Oneohtrix Point Never: Returnal

Timothy Gabriele

The title of Daniel Lopatin's latest release seems to be a portmanteau of “return” and “eternal”, suggesting a perpetual recycling and endless recurrence.

Oneohtrix Point Never


US Release: 2010-06-22
UK Release: 2010-06-14
Label: Editions Mego

You can be excused for thinking, upon putting on Returnal, the latest by Boston's Daniel Lopatin aka Oneohtrix Point Never, that you’ve gotten a hold of the wrong album. "Nil Admirari" opens the album with a primal scream and wailing feedback that continues to flutter, seize, and tantrum for five minutes. "Perhaps the record label Editions Mego swapped this disc with that Prurient LP it put out a few years back", you might think. “Nil Admirari” hardly resembles the pristinely erected sound sculptures for which Lopatin has come to be known. Yet by track two, you've barely noticed that Lopatin has swapped the power noise for its opposite: waves of patient, oceanic, drone stasis. That cut,"Describing Bodies", doesn't function so much as a juxtaposition, as a lingering numbness or a pleasant tinnitus resulting from the aftershocks of the first track. Next in the succession is “Stress Waves”, which is a woozy attempt at recovery. Lopatin’s infamous arpeggios struggle to work their way back into the mix, but sound wounded, drunk, or short-circuited. This is not the strobing pulse of dance stripped of its 808s, as was the case on much of the previous release, Rifts, this is another kind of storytelling altogether.

Thoughtfully conceived transitions like the ones described above make Returnal far more of a coherent album than Oneohtrix Point Never’s prior works. Lopatin has always excelled at making his pieces laconic and precise, which is perhaps why they’ve been so palatable to a larger indie audience. Yet, Returnal proves that he can work his way around a long form record as well. The title seems to be a portmanteau of “return” and “eternal”, suggesting a perpetual recycling and endless recurrence. One track is titled “Where Does Time Go?” as opposed to “Where Does The Time Go?”. This minor distinction means the question is not about pondering the acceleration of one’s life, but questioning the physical absence of moments after they happen, their limited temporal existence and ongoing arrivals and departures.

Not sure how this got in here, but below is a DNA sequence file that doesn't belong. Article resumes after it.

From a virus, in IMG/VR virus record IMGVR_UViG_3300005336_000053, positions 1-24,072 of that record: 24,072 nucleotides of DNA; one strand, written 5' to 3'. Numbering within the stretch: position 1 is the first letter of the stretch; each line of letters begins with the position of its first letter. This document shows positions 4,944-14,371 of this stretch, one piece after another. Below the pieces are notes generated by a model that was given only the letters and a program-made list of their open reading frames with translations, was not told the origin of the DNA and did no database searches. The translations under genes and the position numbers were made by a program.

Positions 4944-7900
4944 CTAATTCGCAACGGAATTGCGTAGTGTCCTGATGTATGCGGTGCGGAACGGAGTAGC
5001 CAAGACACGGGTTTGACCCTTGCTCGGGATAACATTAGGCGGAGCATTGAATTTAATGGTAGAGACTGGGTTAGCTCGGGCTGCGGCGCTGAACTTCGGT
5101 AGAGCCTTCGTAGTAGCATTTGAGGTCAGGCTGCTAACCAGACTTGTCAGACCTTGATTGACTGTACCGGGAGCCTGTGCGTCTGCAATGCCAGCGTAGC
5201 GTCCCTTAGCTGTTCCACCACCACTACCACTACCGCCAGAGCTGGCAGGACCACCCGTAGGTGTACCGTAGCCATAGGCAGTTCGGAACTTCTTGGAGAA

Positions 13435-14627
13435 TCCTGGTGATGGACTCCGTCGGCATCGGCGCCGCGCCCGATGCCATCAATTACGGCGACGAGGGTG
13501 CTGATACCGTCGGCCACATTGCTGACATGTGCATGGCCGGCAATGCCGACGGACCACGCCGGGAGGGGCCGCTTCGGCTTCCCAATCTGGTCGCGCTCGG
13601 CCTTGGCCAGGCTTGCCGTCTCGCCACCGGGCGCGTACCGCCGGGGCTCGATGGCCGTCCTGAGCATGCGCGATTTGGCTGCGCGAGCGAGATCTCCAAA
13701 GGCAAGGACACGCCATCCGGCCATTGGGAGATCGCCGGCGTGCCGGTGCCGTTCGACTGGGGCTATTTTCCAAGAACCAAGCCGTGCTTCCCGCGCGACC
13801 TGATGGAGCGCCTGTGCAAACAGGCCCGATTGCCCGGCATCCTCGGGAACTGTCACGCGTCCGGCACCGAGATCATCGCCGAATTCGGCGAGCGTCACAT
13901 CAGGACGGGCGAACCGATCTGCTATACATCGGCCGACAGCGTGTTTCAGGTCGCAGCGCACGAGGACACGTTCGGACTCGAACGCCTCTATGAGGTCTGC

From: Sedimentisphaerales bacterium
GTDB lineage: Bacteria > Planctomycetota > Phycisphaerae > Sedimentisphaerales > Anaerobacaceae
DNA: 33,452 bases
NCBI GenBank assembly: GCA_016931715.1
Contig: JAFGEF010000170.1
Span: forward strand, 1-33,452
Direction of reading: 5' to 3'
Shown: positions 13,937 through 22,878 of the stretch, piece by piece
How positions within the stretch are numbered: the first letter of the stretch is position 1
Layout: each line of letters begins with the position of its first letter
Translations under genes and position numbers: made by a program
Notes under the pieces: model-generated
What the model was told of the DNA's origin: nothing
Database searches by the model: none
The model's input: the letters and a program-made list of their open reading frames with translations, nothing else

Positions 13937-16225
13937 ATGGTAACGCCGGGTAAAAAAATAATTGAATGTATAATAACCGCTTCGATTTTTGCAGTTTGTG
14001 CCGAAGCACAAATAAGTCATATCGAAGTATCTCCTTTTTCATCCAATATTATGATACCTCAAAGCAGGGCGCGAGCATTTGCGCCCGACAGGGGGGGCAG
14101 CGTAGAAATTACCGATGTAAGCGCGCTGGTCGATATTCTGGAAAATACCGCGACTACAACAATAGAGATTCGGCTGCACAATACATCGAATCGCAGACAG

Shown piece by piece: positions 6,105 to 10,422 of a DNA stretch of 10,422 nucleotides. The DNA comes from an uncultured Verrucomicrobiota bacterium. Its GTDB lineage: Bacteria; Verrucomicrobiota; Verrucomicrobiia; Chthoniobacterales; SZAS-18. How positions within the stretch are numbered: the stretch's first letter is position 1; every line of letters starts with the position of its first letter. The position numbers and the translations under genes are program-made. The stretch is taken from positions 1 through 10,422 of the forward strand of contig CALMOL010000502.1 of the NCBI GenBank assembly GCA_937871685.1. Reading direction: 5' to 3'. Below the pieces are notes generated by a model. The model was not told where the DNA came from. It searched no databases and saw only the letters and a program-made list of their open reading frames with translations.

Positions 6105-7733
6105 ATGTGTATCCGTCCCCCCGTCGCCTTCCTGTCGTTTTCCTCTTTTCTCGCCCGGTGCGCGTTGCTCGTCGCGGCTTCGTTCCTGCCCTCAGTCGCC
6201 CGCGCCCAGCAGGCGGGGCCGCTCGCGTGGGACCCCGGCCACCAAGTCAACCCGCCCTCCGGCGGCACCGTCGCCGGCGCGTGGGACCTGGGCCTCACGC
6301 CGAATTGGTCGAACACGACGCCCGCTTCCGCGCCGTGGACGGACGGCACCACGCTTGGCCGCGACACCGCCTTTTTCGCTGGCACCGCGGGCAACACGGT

The title track, meanwhile, degrades its alien voice by simultaneously pitch-bending itself both up and down the register, creating false harmonies whose lyrics remain just out of reach as a result. It seems Oneohtrix Point Never seeks to alienate the pop song so that we don’t keep returning to the same thing eternally. As usual, one of music’s most exciting artists has put out a challenging, unexpected, and brain-melting record.


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